How To: Terminate an Unshielded Pass Through RJ45 Connector
Written by Don Schultz, trueCABLE Network Expert, BICSI INST1, INSTC, Fluke Networks CCTT
Bulk unshielded Ethernet cable needs to be terminated. Wow! That sounds serious. No, we are not advocating hunting down all bulk unshielded Ethernet cable and doing it in. Termination means to attach something to the raw end of the cable so it can be plugged into something else like a switch or computer.
Termination is accomplished several ways either using keystone jacks or RJ45 connector plugs. One common way is “rack to jack”, which means from a central patch panel to keystone jacks mounted in your walls. This method is used by professional installers. All permanent cabling is hidden inside your walls. That would be the “perfect world” example. Well, we don’t live in a perfect world.
Sometimes terminating a RJ45 connector plug is the only way to accomplish your termination. A patch panel to an outdoor PoE WiFi access point or IP surveillance camera is at the top of the list. Perhaps for your installation using RJ45 plugs is the most straightforward way and what you are comfortable with; not everyone is able to mount a patch panel and then mount keystone jacks inside their walls. What if you need to make a custom length patch cable?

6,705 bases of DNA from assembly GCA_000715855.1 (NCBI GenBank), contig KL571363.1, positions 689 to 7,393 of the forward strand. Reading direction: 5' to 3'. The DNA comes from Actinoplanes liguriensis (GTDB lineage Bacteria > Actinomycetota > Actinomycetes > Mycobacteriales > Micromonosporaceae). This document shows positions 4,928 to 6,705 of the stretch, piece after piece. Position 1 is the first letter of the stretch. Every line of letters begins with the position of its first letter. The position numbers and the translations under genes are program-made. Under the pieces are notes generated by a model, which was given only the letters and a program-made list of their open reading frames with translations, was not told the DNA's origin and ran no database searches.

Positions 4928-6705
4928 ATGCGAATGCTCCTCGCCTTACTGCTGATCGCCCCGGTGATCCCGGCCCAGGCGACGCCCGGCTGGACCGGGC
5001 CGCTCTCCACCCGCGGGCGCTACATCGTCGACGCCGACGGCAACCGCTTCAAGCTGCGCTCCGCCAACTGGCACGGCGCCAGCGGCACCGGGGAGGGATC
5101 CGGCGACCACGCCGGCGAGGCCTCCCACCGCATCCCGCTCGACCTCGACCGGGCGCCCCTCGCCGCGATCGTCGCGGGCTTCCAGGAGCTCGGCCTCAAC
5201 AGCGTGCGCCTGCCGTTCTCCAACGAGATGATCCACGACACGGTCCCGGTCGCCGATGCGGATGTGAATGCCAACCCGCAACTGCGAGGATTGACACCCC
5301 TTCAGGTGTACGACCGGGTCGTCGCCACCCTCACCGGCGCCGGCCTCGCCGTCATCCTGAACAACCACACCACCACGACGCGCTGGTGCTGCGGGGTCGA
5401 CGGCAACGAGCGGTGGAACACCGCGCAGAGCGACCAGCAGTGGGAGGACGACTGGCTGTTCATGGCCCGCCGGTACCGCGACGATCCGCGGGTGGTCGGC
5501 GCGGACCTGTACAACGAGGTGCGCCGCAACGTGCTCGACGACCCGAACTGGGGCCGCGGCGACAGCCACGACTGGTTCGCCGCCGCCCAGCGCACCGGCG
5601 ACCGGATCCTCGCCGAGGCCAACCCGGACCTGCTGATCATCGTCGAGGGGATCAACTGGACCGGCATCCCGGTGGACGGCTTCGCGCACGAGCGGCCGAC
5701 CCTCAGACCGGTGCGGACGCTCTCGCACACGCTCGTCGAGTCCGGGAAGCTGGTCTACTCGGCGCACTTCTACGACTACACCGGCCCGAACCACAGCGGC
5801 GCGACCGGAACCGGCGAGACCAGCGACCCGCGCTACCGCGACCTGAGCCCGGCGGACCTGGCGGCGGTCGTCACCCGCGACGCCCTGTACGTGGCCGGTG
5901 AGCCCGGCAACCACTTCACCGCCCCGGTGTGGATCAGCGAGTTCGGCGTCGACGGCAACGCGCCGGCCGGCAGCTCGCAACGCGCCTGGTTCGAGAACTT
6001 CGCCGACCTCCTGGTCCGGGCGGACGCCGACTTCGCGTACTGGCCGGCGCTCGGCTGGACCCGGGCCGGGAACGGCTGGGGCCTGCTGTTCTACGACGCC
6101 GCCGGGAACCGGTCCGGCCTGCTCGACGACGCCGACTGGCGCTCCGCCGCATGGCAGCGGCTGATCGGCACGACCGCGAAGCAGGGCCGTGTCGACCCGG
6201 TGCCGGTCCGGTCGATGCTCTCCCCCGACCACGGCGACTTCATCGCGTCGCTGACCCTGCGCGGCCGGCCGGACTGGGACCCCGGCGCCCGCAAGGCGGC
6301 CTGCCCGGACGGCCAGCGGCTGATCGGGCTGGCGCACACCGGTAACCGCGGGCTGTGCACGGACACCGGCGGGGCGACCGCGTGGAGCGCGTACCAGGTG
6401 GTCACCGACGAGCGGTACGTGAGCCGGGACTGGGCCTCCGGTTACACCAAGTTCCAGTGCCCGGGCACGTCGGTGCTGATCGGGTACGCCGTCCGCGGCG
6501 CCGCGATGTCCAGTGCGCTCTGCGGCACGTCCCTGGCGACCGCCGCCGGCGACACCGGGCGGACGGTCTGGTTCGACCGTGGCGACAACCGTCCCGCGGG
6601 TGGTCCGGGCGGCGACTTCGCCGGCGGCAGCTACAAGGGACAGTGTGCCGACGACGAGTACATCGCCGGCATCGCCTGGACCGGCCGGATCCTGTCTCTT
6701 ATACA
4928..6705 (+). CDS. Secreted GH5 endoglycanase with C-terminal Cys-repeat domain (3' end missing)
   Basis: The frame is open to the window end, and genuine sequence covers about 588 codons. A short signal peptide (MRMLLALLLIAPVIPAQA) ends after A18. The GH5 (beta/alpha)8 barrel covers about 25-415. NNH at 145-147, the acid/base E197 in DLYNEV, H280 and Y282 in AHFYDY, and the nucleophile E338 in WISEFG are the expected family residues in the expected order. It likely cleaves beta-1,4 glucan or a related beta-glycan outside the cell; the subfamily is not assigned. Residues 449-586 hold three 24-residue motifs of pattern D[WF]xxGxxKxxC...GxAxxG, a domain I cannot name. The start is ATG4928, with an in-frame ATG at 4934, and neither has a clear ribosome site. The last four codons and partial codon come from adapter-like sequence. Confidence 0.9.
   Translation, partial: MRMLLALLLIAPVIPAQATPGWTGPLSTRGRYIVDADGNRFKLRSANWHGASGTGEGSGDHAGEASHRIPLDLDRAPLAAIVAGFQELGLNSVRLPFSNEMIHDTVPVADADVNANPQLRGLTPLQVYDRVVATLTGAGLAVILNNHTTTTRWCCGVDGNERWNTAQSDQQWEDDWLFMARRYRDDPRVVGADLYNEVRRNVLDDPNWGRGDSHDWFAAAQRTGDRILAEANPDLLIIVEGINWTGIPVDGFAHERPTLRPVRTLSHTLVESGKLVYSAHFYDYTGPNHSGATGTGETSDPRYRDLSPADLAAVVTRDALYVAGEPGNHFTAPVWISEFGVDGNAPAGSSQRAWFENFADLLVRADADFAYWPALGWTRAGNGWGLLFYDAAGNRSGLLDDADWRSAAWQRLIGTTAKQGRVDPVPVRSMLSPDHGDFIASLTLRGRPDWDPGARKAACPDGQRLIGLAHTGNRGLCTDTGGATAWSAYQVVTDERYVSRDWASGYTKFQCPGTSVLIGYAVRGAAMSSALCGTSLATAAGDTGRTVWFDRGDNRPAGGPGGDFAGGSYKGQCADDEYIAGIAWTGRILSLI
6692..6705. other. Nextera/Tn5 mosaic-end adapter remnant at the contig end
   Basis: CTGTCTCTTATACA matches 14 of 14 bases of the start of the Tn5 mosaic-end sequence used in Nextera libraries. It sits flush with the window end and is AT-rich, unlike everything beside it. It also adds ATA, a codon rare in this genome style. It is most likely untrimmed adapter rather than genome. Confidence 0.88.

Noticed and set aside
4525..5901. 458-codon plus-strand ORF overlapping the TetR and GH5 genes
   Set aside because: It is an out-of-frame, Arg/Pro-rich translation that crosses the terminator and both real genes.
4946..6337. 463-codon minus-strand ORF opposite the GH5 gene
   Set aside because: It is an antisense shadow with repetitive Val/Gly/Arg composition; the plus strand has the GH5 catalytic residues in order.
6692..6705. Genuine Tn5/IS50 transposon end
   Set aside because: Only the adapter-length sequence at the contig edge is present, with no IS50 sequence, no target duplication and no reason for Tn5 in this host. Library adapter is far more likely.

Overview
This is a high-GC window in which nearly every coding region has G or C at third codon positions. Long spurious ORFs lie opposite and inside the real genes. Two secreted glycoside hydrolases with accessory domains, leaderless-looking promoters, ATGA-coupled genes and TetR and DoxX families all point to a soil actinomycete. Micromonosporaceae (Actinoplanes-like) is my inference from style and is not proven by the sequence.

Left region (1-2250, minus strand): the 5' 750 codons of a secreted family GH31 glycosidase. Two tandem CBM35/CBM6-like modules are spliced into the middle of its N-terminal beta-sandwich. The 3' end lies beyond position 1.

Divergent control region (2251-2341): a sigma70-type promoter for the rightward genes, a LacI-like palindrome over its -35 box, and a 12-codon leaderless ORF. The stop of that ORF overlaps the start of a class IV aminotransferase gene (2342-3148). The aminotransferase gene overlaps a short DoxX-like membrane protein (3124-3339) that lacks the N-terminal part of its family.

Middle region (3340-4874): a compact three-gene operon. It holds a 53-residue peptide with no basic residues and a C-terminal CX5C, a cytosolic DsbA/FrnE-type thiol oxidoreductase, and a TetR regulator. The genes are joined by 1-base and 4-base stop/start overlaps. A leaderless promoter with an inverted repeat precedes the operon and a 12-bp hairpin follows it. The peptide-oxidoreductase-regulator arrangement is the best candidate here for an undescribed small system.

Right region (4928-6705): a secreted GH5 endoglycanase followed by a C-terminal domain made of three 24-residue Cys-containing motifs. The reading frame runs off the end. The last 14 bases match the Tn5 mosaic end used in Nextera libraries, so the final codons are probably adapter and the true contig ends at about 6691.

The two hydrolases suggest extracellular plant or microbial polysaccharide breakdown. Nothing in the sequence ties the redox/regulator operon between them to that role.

Regardless of why you are using RJ45 connector plugs, it is critical to pass along the correct method for success. With that in mind we will focus on the quickest, easiest, and most common do-it-yourself way...the pass-through unshielded RJ45 plug. Let’s take a dive
In addition to this written blog we provide a detailed video demonstration. Please take the time to watch the video and read the blog fully. Ask us if you have any questions. We want you to be successful!
When talking about RJ45 plugs, you probably noticed quite the variety while shopping. I do a thorough job explaining all the different kinds of RJ45 (8P8C) connectors in What is an RJ45 Connector? I go even further in Selecting the Correct Connector. I suggest giving them a read when you get time. You will learn more than what 99% of people think they know from just two quick reads.